Revelation 7: 9-17
Today we will continue to unpack the book of Revelation, one that some find fearful, while those with the code can find hopeful. As I said last week, in the last part of the first century, John, the author, wrote letters of hope and encouragement to 7 churches in Asia Minor, now modern-day Turkey. The 7 churches were in Ephesus, Smyrna, Pergamum, Thyatira, Sardis, Philadelphia, and Laodicea. By extension, John’s advice can help modern day churches too. You might be saying in your head: “What modern day lesson can I possibly learn from this book?” I’ll tell you: more books have been written and wrongly interpreted about the tribulation, Armageddon, 666, the beast, and the Last Days to the point that it has kept Christian publishing afloat with all of its conspiracy theories, prophecy-filled warnings, and fear mongering. One wrong interpreter in the 1970s warned that the tribulation would come before the end of that decade, and that Christ would return then to judge all people. It didn’t happen, even as his words scarred a generation into looking into every headline as a sign that the devil was appearing from the sea of politics. In the 1980s, another man sent a self-published book to pastors all over the country warning them that Revelation has predicted that we are in the end days, and according to his biblical calculations, the world would end in 1988. The world didn’t end. What did both authors do? Both authors then published revised editions of their books with new predictions, saying that God told them a new date for the end of the world, which of course, was not true either. They continued to make more money off of naïve and fearful Christians. Don’t fall for those high-intensity authors who try to stir up the lives and souls of readers! Today I will keep trying to keep you well-grounded in this controversial book.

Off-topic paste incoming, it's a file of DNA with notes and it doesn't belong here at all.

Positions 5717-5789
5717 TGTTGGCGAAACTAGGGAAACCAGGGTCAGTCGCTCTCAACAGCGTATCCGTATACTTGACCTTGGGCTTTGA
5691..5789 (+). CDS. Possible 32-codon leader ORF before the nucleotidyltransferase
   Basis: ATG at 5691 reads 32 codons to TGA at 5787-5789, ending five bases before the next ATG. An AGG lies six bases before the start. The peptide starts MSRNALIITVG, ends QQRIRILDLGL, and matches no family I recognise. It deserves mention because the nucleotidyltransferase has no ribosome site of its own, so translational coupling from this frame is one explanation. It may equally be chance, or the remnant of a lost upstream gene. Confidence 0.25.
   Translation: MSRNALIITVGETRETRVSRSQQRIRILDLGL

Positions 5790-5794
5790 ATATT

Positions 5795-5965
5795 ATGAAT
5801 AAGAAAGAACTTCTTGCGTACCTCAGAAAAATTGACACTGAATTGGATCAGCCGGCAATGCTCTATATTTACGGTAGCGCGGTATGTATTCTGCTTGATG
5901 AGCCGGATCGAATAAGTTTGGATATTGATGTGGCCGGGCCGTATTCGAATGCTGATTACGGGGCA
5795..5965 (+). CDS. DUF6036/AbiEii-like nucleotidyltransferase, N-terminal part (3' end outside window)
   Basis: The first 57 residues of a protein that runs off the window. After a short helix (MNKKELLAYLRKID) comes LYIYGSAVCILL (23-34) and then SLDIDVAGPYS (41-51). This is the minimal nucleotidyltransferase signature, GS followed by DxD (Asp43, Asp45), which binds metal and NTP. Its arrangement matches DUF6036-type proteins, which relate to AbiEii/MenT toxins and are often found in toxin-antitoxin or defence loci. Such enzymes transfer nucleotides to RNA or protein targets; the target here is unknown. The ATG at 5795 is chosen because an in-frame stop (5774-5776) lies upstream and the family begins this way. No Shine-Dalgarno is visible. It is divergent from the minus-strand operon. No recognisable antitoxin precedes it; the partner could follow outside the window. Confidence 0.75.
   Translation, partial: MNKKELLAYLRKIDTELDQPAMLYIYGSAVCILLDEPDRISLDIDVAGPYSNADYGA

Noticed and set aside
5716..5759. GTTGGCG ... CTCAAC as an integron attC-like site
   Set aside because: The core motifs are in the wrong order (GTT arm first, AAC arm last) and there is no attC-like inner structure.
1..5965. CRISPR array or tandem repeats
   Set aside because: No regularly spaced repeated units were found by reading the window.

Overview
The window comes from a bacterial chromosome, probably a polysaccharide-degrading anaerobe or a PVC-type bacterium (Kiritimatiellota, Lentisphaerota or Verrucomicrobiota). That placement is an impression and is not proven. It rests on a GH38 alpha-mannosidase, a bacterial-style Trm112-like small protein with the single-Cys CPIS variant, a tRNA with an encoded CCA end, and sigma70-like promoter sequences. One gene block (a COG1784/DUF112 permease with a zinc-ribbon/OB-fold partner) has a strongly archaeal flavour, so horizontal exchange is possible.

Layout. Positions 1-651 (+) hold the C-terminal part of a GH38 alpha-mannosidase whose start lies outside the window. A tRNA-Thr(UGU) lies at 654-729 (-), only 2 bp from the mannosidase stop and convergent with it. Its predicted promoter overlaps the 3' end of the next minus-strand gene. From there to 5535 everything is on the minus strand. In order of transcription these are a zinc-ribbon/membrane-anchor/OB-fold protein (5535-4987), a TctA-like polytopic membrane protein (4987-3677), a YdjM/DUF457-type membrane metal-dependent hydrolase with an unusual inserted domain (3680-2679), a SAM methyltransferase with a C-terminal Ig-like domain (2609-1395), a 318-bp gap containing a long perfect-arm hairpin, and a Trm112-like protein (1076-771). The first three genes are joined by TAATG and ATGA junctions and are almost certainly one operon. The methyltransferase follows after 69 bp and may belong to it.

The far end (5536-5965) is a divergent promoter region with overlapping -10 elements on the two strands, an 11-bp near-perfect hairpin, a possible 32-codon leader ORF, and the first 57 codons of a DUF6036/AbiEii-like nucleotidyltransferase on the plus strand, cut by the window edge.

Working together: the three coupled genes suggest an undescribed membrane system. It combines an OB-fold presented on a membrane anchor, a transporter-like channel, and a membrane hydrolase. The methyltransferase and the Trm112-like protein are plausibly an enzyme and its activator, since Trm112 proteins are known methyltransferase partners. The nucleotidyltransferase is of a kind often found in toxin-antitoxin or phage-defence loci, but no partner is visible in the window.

Last week we dealt with chapters 1 through 5. Now we are on to chapters six and seven. In chapter 6 the seven seals are opened by the Lamb (the honorific title for Jesus Christ,) and readers are invited to “Come!” (7 is the perfect biblical number) We then encounter the “Four Horsemen of the Apocalypse,” referenced mysteriously in literature and film through the ages. The reference, as with 75% of Revelation, is from the Old Testament, not some time in the 20th or the 21st century! The imagery is from the book of Zechariah (1:8-17 and 6: 1-8.) John magnifies the meaning of the colors of the horses, indicating that the white one symbolized conquest, the red horse bloodshed, the black horse scarcity or famine, and the pale horse, pestilence and death. That colorful description is part of the first four seals. The fifth seal revealed the prayers of the martyrs in heaven, and the sixth seal a warning of what it will be like when the great Day of the Lord arrives. Then like, with any good production, John adds a dramatic pause—an interlude—before the seventh seal is opened. That interlude is a source of one religious group’s belief that heaven has only 144,000 souls in it, based on the description of 12,000 sealed from the tribe of Judah, 12,000 sealed from the tribe of Reuben, and 12,000 from all the others tribes representing the 12 sons of Israel. But remember: Revelation is not intended to be interpreted literally any more than a Salvador Dali painting is intended to be. It needs our “right” brain; our disciplined imagination, not our flat-footed literal brain, to interpret it properly. The twelve thousand members of each of the 12 tribes of Israel are not meant to create a literal number; they are intended to symbolize completeness and inclusion, saying “Heaven has room for all the people of God!” In chapter 7, we see the believers in Jesus, who is the Lamb, come together in a time of heavenly worship, with white robes and palm branches, crying out “Salvation belongs to our God, who sits upon the throne, and to the Lamb!” (7:10)